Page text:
Allen Wretch

In late April, The Hotline, a widely read daily briefing paper for Capitol Hill insiders, polled 175 members of Congress and political strategists; they named Senator George Allen of Virginia as the most likely Republican candidate for the presidency in 2008.

A former governor who happens to be the son and namesake of the legendary Washington Redskins football coach, Allen wasted no time giving political junkies more to speculate about. Four days after the poll was published, Allen traveled to the mecca of presidential hopefuls -- New Hampshire -- for a pair of political fundraisers, leading pundits of all stripes to note that he was following in the footsteps of many presidential contenders before him by getting an early start in the Granite State.

Little noted, though, was Allen's participation in yet another tradition of Republican presidential aspirants: sucking up to the extreme religious right.

Like John Ashcroft and George W. Bush before him, both of whom appeared at the famously bigoted Bob Jones University during their runs for the White House, Allen found it necessary to kiss the ring of one of the leading lights of religious fundamentalism.

On Saturday, Allen traveled to Virginia Beach, home of televangelist Pat Robertson's Regent University, where he shared a stage with the Christian Broadcasting Network founder and delivered a commencement address to nearly 900 graduates.

The address itself was typically unremarkable fare. Allen praised the graduates' “character” and “integrity” and urged them to “stand up for freedom, even under difficult circumstances.”

More telling was what Allen failed to say.

Only six days before, his host, Robertson, reaffirmed his beliefs that Muslims are not fit to serve as federal judges and that the current federal judiciary poses more of a threat to this country than any other challenge in history, including the Civil War, Nazi Germany, and al-Qaeda.

Speaking to host George Stephanopoulos, on the May 1 edition of ABC's This Week, Robertson stood by his old claim that Muslims (and Hindus) are not fit to serve on the Federal bench: “I think people who feel that there should be a jihad against America -- read what the Islamic people say. They divide the world into two spheres: Dar al-Islam, Dar al-Harb. The Dar al-Islam are those who've submitted to Islam; Dar al-Harb are those who are in the land of war, and they have said in the Koran there's a war against all the infidels. So do you want somebody like that sitting as a judge? I wouldn't.”

Asked to defend his claim about the danger presented by the federal bench, Robertson said, “If you look over the course of a hundred years, I think the gradual erosion of the consensus that's held our country together is probably more serious than a few bearded terrorists who fly into buildings.”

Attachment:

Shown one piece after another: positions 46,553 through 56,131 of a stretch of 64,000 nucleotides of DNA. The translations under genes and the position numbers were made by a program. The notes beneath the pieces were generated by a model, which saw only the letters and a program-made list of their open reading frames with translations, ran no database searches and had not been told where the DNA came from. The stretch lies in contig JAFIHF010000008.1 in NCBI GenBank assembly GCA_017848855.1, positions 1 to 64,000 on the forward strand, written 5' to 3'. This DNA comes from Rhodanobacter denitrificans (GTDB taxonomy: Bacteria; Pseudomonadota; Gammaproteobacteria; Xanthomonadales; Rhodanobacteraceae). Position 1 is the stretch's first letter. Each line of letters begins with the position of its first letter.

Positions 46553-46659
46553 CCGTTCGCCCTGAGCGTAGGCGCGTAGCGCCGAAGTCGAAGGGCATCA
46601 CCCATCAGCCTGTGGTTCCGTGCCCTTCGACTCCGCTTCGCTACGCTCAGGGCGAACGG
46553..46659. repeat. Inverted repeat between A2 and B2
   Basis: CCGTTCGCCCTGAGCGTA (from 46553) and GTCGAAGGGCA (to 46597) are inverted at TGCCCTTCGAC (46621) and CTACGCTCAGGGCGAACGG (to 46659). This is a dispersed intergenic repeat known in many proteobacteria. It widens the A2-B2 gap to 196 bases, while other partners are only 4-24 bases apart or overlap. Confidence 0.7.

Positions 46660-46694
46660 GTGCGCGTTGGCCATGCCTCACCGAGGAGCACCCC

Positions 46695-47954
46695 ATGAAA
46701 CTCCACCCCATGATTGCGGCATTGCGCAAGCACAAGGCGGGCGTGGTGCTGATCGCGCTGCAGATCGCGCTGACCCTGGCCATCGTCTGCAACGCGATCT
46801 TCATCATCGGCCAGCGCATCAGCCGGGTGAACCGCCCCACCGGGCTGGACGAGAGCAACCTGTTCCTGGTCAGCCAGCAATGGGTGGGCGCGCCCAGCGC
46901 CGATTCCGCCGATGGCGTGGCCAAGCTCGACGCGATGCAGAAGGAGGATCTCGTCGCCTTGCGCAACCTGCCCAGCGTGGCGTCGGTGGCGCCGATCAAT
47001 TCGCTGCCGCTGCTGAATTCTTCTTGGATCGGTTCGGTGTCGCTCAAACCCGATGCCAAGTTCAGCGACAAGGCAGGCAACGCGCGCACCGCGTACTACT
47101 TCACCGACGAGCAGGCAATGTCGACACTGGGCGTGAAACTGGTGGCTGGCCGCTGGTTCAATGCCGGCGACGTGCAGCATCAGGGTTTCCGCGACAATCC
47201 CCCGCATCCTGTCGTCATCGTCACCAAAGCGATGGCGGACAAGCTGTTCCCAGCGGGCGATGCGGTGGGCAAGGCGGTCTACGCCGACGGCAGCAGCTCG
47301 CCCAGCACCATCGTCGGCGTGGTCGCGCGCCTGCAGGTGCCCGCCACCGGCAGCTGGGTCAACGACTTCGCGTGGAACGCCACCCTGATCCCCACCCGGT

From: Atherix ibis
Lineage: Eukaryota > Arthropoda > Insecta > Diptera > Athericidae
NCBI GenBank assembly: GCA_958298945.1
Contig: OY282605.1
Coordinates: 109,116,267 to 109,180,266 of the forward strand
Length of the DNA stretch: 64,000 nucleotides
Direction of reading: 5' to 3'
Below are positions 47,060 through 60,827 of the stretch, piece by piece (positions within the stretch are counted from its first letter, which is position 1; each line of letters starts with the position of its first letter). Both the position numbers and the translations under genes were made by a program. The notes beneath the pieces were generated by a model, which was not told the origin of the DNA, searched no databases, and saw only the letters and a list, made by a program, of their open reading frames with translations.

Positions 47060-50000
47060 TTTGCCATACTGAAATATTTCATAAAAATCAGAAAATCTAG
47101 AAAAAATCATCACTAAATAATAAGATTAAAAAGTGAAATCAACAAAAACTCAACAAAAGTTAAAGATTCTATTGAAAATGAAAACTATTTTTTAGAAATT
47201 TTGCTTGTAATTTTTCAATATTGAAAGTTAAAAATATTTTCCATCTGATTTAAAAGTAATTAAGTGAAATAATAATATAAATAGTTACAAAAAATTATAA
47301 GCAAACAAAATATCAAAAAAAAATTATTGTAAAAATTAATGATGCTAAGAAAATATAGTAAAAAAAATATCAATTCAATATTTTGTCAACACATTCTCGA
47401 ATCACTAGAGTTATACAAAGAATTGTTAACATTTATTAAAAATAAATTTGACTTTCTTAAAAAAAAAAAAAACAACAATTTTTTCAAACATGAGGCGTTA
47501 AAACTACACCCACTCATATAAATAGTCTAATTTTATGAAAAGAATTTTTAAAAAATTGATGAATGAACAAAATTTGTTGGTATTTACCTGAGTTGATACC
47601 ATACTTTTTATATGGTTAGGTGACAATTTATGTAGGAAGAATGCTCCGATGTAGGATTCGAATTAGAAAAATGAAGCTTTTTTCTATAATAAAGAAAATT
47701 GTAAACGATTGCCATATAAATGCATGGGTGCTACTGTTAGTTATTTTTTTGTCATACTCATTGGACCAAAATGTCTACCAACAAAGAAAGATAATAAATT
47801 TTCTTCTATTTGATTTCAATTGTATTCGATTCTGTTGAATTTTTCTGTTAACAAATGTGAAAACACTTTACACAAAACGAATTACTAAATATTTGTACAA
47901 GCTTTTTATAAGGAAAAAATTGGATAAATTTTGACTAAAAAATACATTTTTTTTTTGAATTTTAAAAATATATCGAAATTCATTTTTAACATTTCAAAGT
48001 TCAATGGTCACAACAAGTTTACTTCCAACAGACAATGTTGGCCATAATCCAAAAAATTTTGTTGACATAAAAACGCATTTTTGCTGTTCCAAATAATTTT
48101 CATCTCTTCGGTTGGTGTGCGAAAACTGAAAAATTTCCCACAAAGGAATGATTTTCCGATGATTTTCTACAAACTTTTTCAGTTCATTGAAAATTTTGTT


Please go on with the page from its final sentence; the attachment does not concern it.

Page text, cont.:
Robertson's statements drew immediate -- and well-deserved -- flak from both Jewish and Muslim groups. It also drew calls for Allen to make it clear that, by appearing on the stage at Regent, he was not endorsing Robertson's views.

In a press release, National Jewish Democratic Council executive director Ira N. Forman said, “As an important GOP leader and presidential hopeful who wants to be taken seriously, George Allen has got to decide before he delivers the keynote address at Pat Robertson's college: does he agree with Robertson's offensive and ridiculous claim that America's judges pose a greater threat than the terrorists who murdered thousands of Americans on American soil? A 'profile in courage' moment is long overdue among America's GOP leaders. … It is long past time for top elected Republicans to start speaking truth to the real powerbrokers in today's conservative movement.”

Arsalan Iftikhar, national legal director for the Council on American Islamic Relations, told the Record newspaper of Bergen County, NJ, that Robertson had “taken his far-right-wing rhetoric to absurd levels. … He is trying to perpetuate this notion that Islam is a monolithic entity inherently at odds with modernity and democracy. That is absolutely false. … American Muslims have long been contributing members of American society and I guarantee to Mr. Robertson that Muslims will one day become part of the federal bench -- whether or not he likes it.”

But in the Regent commencement speech, Allen's sole response to the clamor about Robertson's most recent public expression of religious bigotry and political demagoguery was to testify to their long friendship and jokingly to praise the TV preacher for his “placid and non-controversial life.”

Of course, presidential candidates tend to forgive a lot when they're getting the endorsement of major political and religious leaders, and that seemed pretty close to what Robertson delivered for Allen in his ABC appearance on May 1.

“I think George Allen from Virginia was a distinguished governor; he's a distinguished senator and head of the senatorial campaign committee and won some significant victories,” Robertson said. “He is a very attractive guy and would make a tremendous president.”

As 2008 draws closer, Allen will likely be spending less and less time in the company of Robertson and his ilk, if only to project the image of tolerance and moderation. But where something gets its start is a good predictor of where it ends up, so Americans need to remember whose support Allen was courting in the earliest days of his campaign.

Rob Garver is a freelance journalist living in Springfield, Virginia.

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